Companies mentioned are for informational purposes only. It should not be considered a solicitation for the purchase or sale of the securities. Investing involves risks, and investment decisions should be based on your own goals, time horizon, and tolerance for risk. The return and principal value of investments will fluctuate as market conditions change. When sold, investments may be worth more or less than their original cost. Companies may reschedule when they report earnings without notice.
Important Information Regarding Qualified Charitable Distributions for 2021
If you are age 72 or older, IRS rules require you to take required minimum distributions (RMDs) each year from your tax-deferred retirement accounts.
Many of our clients have inquired about satisfying their RMDs through a Qualified Charitable Distribution, so we have provided some insights and instructions below.
A Qualified Charitable Distribution is a direct transfer of funds from your IRA, payable directly to a qualified charity (as described in the QCD provision in the Internal Revenue Code). Amounts distributed as a QCD can be counted towards satisfying your RMD for the year, up to $100,000, and the QCD is excluded from your taxable income. This is not the case with a regular withdrawal from an IRA, even if you use the funds to make a charitable contribution later on.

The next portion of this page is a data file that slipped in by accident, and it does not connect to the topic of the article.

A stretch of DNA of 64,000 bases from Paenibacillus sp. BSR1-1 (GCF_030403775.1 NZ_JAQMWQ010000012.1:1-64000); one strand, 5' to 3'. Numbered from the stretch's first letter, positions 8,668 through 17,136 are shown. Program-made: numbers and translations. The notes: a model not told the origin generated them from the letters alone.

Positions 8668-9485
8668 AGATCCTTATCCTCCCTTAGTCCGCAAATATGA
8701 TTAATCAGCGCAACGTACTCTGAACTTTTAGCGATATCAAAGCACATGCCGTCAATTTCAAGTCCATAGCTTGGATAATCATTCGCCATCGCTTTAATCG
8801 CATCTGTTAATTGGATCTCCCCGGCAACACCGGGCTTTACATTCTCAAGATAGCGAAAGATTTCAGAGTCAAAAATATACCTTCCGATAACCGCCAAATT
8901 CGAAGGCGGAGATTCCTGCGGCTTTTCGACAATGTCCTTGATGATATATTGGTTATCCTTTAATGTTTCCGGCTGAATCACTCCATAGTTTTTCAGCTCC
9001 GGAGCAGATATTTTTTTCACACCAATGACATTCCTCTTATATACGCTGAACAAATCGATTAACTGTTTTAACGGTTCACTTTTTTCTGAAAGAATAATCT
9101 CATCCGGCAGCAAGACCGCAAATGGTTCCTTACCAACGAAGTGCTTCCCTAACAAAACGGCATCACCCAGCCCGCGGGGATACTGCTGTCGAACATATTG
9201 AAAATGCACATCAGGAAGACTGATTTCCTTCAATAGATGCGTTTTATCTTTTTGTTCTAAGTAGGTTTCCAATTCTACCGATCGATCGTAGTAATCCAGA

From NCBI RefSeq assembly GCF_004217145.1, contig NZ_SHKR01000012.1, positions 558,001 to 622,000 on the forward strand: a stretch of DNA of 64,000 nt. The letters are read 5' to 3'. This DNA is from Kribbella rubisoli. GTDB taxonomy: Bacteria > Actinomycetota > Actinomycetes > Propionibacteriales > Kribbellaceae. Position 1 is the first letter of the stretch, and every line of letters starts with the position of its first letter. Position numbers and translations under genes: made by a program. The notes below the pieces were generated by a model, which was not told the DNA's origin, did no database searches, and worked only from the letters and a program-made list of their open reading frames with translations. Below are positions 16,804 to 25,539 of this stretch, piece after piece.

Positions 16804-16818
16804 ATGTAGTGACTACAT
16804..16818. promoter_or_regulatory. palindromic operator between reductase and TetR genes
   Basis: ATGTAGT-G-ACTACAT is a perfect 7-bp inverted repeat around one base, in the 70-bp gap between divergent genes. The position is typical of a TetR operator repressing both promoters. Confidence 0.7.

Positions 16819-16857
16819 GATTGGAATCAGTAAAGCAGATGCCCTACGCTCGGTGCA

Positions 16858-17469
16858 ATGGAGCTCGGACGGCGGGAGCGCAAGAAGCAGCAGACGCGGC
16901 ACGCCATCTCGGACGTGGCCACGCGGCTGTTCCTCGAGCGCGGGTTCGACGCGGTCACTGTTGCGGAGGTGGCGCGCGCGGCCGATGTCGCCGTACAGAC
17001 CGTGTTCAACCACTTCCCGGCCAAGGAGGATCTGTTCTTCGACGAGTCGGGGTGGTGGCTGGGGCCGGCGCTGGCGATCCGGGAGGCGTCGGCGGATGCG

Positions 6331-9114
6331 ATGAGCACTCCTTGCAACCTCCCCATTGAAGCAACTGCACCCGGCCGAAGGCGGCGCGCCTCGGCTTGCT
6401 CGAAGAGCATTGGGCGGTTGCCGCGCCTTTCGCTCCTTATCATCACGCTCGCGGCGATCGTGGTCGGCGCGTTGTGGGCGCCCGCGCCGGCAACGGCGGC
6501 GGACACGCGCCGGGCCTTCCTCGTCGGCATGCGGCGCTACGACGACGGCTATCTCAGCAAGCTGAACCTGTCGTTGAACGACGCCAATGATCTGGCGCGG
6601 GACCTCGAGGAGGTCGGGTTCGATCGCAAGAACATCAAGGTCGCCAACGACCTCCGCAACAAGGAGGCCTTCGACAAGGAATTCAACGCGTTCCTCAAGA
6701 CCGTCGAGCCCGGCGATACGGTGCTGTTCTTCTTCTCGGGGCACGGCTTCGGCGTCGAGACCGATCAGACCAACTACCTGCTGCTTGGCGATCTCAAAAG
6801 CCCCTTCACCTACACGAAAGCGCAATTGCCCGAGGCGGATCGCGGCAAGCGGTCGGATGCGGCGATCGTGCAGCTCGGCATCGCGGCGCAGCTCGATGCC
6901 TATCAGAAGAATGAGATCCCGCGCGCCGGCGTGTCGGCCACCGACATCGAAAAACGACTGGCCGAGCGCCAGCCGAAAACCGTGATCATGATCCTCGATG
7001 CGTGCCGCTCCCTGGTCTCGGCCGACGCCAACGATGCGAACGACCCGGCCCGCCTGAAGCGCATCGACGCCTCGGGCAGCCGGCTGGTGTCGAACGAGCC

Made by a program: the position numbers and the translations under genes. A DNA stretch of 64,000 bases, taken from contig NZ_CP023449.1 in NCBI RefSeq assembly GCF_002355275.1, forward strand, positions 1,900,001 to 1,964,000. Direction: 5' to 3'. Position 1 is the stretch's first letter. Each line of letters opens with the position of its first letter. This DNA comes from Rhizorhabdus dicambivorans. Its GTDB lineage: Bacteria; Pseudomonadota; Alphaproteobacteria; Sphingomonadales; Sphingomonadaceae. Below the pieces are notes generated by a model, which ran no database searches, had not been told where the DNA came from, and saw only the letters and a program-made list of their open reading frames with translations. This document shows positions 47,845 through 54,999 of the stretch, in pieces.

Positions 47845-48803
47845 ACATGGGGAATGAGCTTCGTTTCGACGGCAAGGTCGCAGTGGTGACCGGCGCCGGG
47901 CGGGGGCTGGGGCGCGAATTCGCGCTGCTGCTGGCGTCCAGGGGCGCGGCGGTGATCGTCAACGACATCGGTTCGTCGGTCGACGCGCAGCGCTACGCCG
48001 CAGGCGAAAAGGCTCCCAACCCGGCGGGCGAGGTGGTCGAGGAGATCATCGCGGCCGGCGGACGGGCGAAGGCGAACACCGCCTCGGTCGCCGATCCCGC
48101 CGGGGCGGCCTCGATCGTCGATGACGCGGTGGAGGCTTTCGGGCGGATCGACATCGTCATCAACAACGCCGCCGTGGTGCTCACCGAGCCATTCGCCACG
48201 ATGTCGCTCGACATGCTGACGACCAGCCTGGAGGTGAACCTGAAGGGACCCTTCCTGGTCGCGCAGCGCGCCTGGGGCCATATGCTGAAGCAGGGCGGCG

To eliminate or reduce the impact of RMD income, charitably inclined investors may want to consider making a qualified charitable distribution.
If this sounds like a strategy that could work for you, here are some things that you need to know:
- Each individual may donate the full amount of his or her RMD, up to $100,000 annually.
- Funds must be transferred directly from your IRA at Fidelity to the qualified charity. This is accomplished by reaching out to your SFG Service Team and requesting a check to be issued payable to the charity.
- Not every organization or cause qualifies for a QCD. Certain charities are not eligible to receive QCDs, including donor-advised funds, private foundations, and supporting organizations. You are not allowed to receive any benefit in return for your charitable donation. For example, if your donation covers your cost of playing in a charitable golf tournament, your gift would not qualify as a QCD. The charity must be a 501(c)(3) organization, and you should check directly with the charity to confirm.
- A QCD is reported by Fidelity as a normal distribution on IRS Form 1099-R. You need to keep an acknowledgement of the donation from the charity for your tax records. Please be sure to inform your tax preparer that you have completed a QCD and that it is correctly listed on your tax return.
- For a QCD to count towards your minimum annual RMD, it must meet the same deadline as a normal distribution.
In order for us to have sufficient time to process your QCD request, you must verify that your charity qualifies for a QCD, and give us the following information 60 days before your scheduled RMD distribution date
- Name of charity & Tax ID Number
- Address of charity
- Dollar amount to be contributed to charity
If you have any questions or would like to discuss this in further detail, please reach out to us.